RNIB demands scrapping of train ticket office closure plans
Today, the Royal National Institute of Blind People (RNIB) staff and volunteers gathered outside the Department for Transport on behalf of thousands of blind and partially sighted people, who have expressed their deep opposition to plans to close rail ticket offices.
In July, the Rail Delivery Group announced a consultation, ending today, on planned mass closure of rail ticket offices in England and Glasgow Central.
Vivienne Francis, RNIB Chief Social Change Officer, said:
“The overwhelming view from the majority of blind and partially sighted people is that closing ticket offices would put the brakes on people travelling, be it to get to work or to see their team play or just to meet friends. RNIB is standing behind this groundswell of opinion and vehemently opposes these proposed changes, which could lead to most ticket offices closing in England, as well as Glasgow Central.
“Closing rail ticket offices would have a severe impact on blind and partially sighted people’s ability to purchase tickets, arrange assistance, and travel by rail – and exacerbate the barriers that already exist to independent travel.
“This consultation – reported to have received a remarkable number of 460,000 responses, despite the complexity of engaging with it – closes today, but our campaigning won't stop.
“While we wait for the next steps on the consultation, expected in October, RNIB will keep continue speaking out to government and suggesting solutions. Although to some sighted customers, physical ticket offices could belong in the past, we need to challenge assumptions that everyone can use touchscreens and apps. As far as we are concerned, modernisation of the railways shouldn’t mean leaving anyone behind and inclusivity for all should be at the heart of any changes.”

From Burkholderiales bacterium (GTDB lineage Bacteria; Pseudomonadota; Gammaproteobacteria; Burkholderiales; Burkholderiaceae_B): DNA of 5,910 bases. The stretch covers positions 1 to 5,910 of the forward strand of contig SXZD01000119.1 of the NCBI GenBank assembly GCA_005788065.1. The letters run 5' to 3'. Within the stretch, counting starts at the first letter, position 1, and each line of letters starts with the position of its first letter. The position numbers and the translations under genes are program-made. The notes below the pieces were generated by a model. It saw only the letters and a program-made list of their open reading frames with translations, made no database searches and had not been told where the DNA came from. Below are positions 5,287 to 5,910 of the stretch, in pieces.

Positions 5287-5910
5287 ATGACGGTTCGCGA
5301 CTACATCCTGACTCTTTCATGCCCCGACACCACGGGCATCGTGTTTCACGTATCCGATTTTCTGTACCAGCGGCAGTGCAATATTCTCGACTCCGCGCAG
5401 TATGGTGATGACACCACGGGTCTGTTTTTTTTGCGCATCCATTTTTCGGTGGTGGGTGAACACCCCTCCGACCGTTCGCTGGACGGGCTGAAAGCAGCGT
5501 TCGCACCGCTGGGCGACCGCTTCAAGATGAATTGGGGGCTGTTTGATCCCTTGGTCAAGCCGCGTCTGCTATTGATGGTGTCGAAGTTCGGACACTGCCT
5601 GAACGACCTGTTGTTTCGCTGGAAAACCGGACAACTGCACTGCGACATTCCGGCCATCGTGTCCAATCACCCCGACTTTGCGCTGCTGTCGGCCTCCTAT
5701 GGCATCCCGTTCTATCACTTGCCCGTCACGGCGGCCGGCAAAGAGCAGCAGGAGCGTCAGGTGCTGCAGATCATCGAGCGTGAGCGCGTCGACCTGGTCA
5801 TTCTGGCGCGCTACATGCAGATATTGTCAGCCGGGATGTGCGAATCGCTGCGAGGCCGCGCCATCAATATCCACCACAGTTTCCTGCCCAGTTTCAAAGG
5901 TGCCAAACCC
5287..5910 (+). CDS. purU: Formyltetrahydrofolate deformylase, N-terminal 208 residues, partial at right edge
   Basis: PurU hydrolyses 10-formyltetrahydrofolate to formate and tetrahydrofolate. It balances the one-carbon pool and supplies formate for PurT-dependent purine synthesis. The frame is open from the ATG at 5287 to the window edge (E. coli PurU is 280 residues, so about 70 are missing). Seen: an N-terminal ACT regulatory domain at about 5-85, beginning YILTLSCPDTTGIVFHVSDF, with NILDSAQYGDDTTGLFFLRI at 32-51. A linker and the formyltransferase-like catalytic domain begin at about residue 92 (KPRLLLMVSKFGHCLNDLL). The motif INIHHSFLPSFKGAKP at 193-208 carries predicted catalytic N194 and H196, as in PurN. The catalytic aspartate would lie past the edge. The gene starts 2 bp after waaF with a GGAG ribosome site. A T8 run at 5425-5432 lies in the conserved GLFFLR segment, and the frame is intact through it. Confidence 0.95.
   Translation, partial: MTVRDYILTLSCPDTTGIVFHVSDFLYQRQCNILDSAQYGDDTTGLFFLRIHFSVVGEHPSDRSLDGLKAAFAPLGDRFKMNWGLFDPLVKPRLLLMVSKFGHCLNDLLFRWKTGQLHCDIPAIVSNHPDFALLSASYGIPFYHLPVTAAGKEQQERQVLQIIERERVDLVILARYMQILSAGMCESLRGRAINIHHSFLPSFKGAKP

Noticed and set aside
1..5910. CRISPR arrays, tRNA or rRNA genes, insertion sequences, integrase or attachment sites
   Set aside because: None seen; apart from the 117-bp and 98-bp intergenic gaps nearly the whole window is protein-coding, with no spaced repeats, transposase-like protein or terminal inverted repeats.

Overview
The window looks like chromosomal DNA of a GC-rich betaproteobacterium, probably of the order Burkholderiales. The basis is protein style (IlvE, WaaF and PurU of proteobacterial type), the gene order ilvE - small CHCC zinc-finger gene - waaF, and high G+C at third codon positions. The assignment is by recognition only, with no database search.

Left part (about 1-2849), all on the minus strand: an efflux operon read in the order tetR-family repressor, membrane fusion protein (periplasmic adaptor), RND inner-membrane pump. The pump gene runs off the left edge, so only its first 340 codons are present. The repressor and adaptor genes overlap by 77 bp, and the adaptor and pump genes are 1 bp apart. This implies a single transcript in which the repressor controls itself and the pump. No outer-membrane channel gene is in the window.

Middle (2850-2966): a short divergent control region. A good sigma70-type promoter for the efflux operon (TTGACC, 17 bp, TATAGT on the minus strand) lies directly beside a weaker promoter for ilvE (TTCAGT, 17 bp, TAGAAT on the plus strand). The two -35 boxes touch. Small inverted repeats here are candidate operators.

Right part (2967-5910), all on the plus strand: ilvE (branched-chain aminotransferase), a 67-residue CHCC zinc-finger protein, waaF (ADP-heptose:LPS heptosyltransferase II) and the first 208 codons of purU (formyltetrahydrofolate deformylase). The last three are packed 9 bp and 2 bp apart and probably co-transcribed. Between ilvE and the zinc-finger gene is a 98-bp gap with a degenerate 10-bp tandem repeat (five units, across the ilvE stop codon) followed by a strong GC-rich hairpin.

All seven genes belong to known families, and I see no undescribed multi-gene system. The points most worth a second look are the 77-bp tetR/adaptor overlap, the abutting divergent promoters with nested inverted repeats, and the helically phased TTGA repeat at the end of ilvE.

RNIB research found that only 3 per cent of blind and partially sighted respondents said they could use a ticket vending machine without problems, with 58 per cent said it was impossible, and 76 per cent saying they would prefer to buy tickets from a person at a ticket office. 88 per cent of blind and partially sighted respondents said it was important to have a fixed location at which to find staff.
RNIB research also highlighted accessibility problems with online ticket websites and apps, which immediately exclude many blind and partially sighted people when using smartphones.
With the number of people with sight loss increasing and by 2050 it will double to over four million people, RNIB is calling for all transport providers to work with the charity to create a transport infrastructure that works better for everyone, and that includes keeping ticket offices open.
Notes to editors
We are the Royal National Institute of Blind People (RNIB).
Every six minutes, someone in the UK begins to lose their sight. RNIB is taking a stand against exclusion, inequality and isolation to create a world without barriers where people with sight loss can lead full lives. A different world where society values blind and partially sighted people not for the disabilities they’ve overcome, but for the people they are.